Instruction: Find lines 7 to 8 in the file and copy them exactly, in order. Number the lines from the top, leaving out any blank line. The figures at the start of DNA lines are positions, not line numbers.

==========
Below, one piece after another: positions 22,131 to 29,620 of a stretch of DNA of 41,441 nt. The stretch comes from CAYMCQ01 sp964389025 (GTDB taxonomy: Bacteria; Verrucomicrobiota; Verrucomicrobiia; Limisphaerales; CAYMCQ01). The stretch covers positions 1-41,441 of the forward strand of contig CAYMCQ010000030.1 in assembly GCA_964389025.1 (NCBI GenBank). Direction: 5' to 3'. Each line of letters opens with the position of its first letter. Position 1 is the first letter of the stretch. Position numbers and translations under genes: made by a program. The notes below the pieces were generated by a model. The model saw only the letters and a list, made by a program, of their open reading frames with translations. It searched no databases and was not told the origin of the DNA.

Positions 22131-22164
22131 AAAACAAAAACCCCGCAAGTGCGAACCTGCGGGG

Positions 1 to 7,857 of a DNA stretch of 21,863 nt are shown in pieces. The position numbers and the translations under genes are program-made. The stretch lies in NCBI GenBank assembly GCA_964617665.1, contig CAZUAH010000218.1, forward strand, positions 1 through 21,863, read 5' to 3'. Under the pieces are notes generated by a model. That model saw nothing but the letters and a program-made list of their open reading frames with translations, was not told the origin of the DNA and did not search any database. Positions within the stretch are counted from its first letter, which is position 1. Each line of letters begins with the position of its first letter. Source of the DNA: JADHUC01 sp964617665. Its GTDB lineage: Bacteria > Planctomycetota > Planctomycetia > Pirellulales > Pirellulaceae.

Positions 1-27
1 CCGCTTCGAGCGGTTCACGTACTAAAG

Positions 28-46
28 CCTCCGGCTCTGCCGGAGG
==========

Positions 28-46
28 CCTCCGGCTCTGCCGGAGG